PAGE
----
The Investment Column: It's pricey but GUS still has upside

It's worth sticking with Whittard of Chelsea; Recovering Incepta is worth holding on to
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The Independent Online

There is something of a revolution going on at GUS. Bit by bit the group is waking up to the revelation that conglomerates went out of fashion at about the same time as ra-ra skirts.

There is something of a revolution going on at GUS. Bit by bit the group is waking up to the revelation that conglomerates went out of fashion at about the same time as ra-ra skirts.

It cut Burberry, the luxury goods brand, free some time ago, and repeated the trick in South Africa this month with its Lewis retailing business. Okay, so it still owns big stakes in both but Burberry has a much higher profile ­ and rating ­ now Rose Marie Bravo is her own boss.

The big question is when will GUS follow suit with Experian, its financial and marketing services business? For now, the division still rubs shoulders with Argos, the catalogue retailer, and Homebase, the home improvement chain. As yesterday's first-half trading update shows, the three make pretty handy bedfellows.

But GUS raised hopes that its days as a conglomerate could be numbered when it launched a strategic review earlier this year. The City was quick to factor in a demerger of Experian, which delivered its fifth consecutive period of half-year growth, re-rating GUS's shares accordingly.

For now, though, each of its businesses is firing on all cylinders. Argos shrugged off what other retailers called a tough summer, to report a 7 per cent rise in underlying sales for the six months to 30 September. A slight slowdown, but twice as fast as the market. Growth came from its new Argos Extra catalogue and its home delivery services, which contributed a quarter of the chain's sales. And from Argos's temptingly low prices. GUS, which runs Argos and Homebase from one combined back office, reinvests all its supply chain gains in lower prices. At Homebase, underlying sales rose 4 per cent, while Experian saw global sales at actual exchange rates up 7 per cent.

GUS was this column's star retail pick of 2004 ­ and its shares are up nearly 20 per cent so far. At 890p, down 7.5p, they are not cheap, but there is still upside. Buy.

It's worth sticking with Whittard of Chelsea

Tea bags from Whittard of Chelsea, the tea and coffee retailer, are not quite Fortnum & Mason. But they do command a higher premium than PG Tips and sales to its loyal customer base, who see Whittard as a niche, reasonably upmarket brand, have been growing.

It has been looking to expand into the US, and said yesterday a substantial order produced for a US retail group has gone down so well, the Americans have asked for further products.

And there is still room for expansion in the UK and a trading statement yesterday said progress was being made. The company has been piloting a larger store format, offering more ceramic goods than its traditional high street outlets. These have proved popular and Whittard has also tied up with Lindt, the chocolate group, to create combined outlets. Two shops have opened since the start of the year and nine are planned in the next two months. Its 114 UK stores could soon grow to 200.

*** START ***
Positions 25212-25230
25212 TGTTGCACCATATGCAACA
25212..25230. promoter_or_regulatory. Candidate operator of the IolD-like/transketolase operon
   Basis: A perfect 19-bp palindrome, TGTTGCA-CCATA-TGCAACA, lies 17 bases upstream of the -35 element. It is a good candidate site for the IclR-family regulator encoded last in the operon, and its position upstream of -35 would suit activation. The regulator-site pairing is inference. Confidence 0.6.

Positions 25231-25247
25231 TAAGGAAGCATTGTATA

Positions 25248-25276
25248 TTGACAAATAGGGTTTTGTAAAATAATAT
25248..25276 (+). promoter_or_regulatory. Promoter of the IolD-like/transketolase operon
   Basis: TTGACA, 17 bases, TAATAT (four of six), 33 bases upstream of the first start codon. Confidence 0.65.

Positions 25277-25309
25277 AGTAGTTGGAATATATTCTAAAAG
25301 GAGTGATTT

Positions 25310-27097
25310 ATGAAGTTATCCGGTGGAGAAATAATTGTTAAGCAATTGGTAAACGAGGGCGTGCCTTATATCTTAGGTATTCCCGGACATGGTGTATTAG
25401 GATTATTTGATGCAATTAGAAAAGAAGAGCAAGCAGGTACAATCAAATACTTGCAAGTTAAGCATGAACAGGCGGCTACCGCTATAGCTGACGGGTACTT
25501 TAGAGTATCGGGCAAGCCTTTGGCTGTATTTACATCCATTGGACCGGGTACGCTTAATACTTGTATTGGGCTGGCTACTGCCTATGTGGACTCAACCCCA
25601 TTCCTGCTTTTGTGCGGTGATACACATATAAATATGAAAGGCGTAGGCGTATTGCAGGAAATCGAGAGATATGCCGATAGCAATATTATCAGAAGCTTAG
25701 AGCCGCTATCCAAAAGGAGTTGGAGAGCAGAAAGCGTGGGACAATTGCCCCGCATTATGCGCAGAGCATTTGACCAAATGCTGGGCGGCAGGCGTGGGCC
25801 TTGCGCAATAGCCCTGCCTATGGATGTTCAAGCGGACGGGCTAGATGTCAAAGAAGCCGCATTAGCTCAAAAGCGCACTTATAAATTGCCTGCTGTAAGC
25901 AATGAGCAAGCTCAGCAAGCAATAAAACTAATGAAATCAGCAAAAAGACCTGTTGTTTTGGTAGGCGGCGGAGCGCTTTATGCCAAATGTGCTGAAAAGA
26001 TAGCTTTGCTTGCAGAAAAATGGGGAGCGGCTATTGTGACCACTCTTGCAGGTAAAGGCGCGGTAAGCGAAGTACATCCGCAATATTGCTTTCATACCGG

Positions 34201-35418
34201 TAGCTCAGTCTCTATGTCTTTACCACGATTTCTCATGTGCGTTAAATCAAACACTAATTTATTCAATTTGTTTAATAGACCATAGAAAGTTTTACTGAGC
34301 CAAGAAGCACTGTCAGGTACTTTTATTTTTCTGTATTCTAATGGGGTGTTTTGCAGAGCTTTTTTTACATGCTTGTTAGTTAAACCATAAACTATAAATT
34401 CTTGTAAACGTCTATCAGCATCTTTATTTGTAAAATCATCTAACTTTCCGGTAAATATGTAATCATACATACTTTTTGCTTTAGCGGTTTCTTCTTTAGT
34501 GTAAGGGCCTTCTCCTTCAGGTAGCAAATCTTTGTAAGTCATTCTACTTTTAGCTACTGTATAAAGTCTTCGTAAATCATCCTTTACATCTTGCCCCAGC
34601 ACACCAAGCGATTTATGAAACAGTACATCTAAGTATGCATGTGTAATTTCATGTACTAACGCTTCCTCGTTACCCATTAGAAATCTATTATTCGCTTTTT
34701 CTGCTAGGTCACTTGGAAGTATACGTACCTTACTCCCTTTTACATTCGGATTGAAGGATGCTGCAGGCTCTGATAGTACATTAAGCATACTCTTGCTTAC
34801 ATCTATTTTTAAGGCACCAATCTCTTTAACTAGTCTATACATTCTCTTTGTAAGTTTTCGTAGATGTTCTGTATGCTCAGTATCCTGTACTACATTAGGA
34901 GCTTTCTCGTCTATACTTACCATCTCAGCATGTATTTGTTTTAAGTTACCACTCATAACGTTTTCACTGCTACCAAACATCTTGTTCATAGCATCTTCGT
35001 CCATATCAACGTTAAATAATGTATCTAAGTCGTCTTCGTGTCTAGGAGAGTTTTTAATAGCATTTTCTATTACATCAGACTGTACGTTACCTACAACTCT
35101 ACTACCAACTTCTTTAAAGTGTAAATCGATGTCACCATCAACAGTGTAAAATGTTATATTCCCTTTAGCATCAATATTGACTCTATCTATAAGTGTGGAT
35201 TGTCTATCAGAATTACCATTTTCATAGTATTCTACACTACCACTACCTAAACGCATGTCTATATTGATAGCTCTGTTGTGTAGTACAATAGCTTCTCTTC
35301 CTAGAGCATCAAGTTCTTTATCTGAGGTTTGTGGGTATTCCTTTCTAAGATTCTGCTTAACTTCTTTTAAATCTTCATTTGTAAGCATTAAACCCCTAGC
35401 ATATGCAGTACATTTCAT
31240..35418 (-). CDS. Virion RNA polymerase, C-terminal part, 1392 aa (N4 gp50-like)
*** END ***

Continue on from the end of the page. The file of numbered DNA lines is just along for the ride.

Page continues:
Profits have been growing steadily, from £1m in 2002 to a forecast of more than £4m in 2005. At 201p, the shares trade at about 17 times earnings. Not cheap, but the potential earnings growth over the next two years, means the shares should be kept on the boil. Hold.

Recovering Incepta is worth holding on to

It's been a long haul but Incepta, the PR and marketing group, was finally able to report growth. Along with others in the media industry, the company has been through three years of contraction, as clients slashed expenditure and one-off business, such as work on deals, dried up.

The good times are not exactly back but yesterday's interim results showed revenues expanding 3 per cent and operating profit grew 12 per cent ­ demonstrating the operational gearing in the business.

After slashing costs to survive the downturn, companies are beginning to spend again to try to generate top-line growth. According to Incepta's chief executive, Richard Nichols, companies are relying increasingly on the less glamorous end of marketing ­ activities such as mailshots, provided by Incepta ­ to target their message to the right consumer. This is what is known in the industry as a shift from "above the line" spend to "below the line".

With fragmentation of mass media, especially television, corporations such as Unilever have to find alternative ways to market their goods.

In PR, where the company's assets include Citigate, the top City spin doctor, operating margins were up and the company is winning new business. The quality of the City PR is improving, in the sense that more of the turnover is coming from retained business rather than working on one-off projects, Mr Nichols said.

However, Incepta's fortunes are tied to the ebb and flow of the City and broader economy to a large extent and the recovery we have seen is pretty fragile, with major negative factors still to contend with, such as the high oil price. At 72p, the shares are a hold.

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